(Pocket-lint) - There are some things you just can't refuse, so when Mercedes-Benz invited us to get friendly with its AMG cars, what were we to do? We don’t like to do things by halves, so we were straight into the SLS AMG Roadster and racing off along the leafy byways of Surrey.

The SLS is all about drama with the bonnet stretching off to eternity, the hunkered-down body looking like it's ready to strike. It's not a stealth-styled like some supercars, but it carries a retro connection to Mercedes-Benz heritage, be that through the shape of the nose, or the internal air vents. 

Fold away the roof and on a perfectly sunny late-Summers day, it's the ideal car for posing. The SLS will roll along with barely a whisper so you can quietly slip along suburban high streets without making shop windows rattle. Gentlemen will doff their hats at your good taste, teenage kids will gawp open-mouthed.

At least that's what you'll think, cocooned in the cockpit of leather and carbonfibre (a £6,000 option), so close, yet so far removed from what we'd call "the real world". Yes, the SLS AMG Roadster is very much a fantasy car and once you're behind wheel, you'll be whipped off into your own fantasy world. 


Rolling slowly is one thing, but that's not really what the SLS was made for. A dab of accelerator, the 6.3-litre engine bites, and heads turn to watch as the SLS leaps forwards, pushing you back into the leather-clad AMG seats. Keep your foot firmly down and the roaring doesn't stop, the world around you appears to bend as you race over the horizon.

That is until the little niggling voice in your head tells you to ease off. Self-preservation, we think that is.

The SLS AMG Roadster is certainly pretty and powerful and people will either love you or hate you sitting in the cockpit, but it's also incredibly easy to drive. Nothing feels difficult. The roof easily and swiftly opens and closes, there's no problem with everyday tasks, like reversing, and clever extras such as blind spot sensors will warn you when the SLS detects a car you might not have noticed.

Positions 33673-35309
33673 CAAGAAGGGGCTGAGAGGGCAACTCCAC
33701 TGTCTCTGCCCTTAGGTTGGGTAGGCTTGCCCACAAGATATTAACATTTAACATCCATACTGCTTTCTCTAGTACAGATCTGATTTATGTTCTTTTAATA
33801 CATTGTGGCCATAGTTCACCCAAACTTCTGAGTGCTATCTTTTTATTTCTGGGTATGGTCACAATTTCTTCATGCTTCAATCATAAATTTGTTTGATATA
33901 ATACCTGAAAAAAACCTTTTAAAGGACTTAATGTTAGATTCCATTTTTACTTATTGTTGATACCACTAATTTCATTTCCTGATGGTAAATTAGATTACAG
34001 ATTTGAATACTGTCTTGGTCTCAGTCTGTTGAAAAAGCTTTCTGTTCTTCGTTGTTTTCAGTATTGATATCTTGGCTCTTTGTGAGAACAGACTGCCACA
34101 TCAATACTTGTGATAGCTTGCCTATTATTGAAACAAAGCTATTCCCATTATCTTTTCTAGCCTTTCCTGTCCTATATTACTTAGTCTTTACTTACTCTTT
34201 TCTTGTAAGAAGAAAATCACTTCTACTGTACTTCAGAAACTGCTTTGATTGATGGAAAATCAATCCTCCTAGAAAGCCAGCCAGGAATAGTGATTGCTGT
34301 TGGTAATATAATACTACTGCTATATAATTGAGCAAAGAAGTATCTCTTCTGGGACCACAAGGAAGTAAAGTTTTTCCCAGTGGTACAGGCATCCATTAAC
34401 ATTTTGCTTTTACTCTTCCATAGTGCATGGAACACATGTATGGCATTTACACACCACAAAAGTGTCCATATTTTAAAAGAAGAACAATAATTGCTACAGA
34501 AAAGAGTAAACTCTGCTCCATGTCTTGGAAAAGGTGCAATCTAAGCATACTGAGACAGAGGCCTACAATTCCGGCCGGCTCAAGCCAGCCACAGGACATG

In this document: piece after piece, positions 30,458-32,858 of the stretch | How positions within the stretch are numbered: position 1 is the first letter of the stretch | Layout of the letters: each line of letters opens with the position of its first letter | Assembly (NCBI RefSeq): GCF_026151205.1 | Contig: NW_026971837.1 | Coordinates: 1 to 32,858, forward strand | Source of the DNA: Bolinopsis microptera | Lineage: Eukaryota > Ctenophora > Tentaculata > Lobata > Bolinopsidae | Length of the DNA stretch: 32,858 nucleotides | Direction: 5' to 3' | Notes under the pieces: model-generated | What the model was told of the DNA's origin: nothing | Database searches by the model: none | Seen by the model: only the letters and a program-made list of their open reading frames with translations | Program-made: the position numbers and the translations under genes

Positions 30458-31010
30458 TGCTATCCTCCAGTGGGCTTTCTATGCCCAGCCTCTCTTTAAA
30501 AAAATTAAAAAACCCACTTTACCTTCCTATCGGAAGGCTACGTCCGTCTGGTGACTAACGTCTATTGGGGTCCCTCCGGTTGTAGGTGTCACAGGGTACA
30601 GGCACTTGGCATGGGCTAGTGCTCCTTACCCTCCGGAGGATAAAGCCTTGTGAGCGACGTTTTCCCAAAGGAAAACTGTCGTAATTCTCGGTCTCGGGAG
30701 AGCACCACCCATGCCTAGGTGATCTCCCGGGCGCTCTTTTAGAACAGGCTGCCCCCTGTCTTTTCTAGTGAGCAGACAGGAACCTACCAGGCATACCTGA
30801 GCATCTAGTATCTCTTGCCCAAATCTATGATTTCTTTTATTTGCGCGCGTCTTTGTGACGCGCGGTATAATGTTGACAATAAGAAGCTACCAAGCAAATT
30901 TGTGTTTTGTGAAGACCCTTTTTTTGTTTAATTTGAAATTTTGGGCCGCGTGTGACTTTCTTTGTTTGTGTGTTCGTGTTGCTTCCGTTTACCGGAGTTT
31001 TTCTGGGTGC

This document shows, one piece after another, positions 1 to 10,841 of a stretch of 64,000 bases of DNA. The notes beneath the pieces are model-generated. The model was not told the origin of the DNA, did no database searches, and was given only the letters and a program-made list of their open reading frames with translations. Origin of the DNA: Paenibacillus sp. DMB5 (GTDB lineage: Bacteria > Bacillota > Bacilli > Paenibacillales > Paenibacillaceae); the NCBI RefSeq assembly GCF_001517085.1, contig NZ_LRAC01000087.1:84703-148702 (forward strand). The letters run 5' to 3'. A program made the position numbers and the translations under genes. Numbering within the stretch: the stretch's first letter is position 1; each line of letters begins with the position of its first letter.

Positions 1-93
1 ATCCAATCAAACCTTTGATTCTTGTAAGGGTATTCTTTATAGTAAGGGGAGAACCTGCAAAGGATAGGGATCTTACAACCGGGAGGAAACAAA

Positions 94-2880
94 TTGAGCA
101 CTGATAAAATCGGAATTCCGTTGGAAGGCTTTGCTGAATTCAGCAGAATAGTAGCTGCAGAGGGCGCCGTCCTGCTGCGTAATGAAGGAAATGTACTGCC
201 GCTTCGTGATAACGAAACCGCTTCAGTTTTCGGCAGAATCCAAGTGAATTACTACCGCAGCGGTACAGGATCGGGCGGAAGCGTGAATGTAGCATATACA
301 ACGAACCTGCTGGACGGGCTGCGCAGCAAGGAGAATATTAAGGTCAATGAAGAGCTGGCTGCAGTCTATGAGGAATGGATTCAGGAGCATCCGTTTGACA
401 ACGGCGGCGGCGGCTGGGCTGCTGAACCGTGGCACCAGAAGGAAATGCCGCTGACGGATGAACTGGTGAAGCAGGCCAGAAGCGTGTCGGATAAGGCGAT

But for a car that does everything, and costs just shy of £210,000 in the configuration we drove, there seem to be an awful lot of buttons and knobs. Some of these we understand, like the drive mode knob. Fine, you'll want to use this (probably) but its location is such that it suggests it's an everyday occurrence.


The button to deploy the rear spoiler manually - otherwise rising at 80mph - might seem superfluous, but you can't help giving a vain smirk when you press it. Then you have the in-car entertainment system, which brings with it an abundance of buttons on the central console and a 7-inch display.

Finding your way around the entertainment system feels a little more clunky than it should. The mock radio frequency dial on the display looks as though it lacked imagination in conception and this Mercedes system, admittedly a few years old now, doesn't match the likes of recent Audi or BMW systems. Fortunately the Bang & Olufsen BeoSound AMG system (a £5,000 option) doesn't disappoint and even with the roof down and engine happily purring away, Carly Rae Jepsen sounded as lovely as ever. Yes, we went there. 

The steering wheel controls, again, don't feel like the most sophisticated, and the driver information display panel could offer more for those who like to tinker: gadget freaks, like us. Some will argue that this car isn't about these minor details, but if you've sold your house to buy one, then the entertainment system might not give you the biggest thrills.


Fortunately there are plenty of things that will. Sitting with the roof down there's very little disturbance from the wind - with the windows up - so driving open-topped isn't going to literally blow you away, even if it does metaphorically. Even though push-button start is becoming more common, it's still a thrill to just sit down, start the engine and listen to it roar to life.

That's where the pleasure really starts, because while this cabriolet might lack the iconic gull-wing doors of its sibling SLS, it's a glorious place to be and actually driving this super roadster is bliss, top down, sound system up, engine roaring.

Writing by Chris Hall.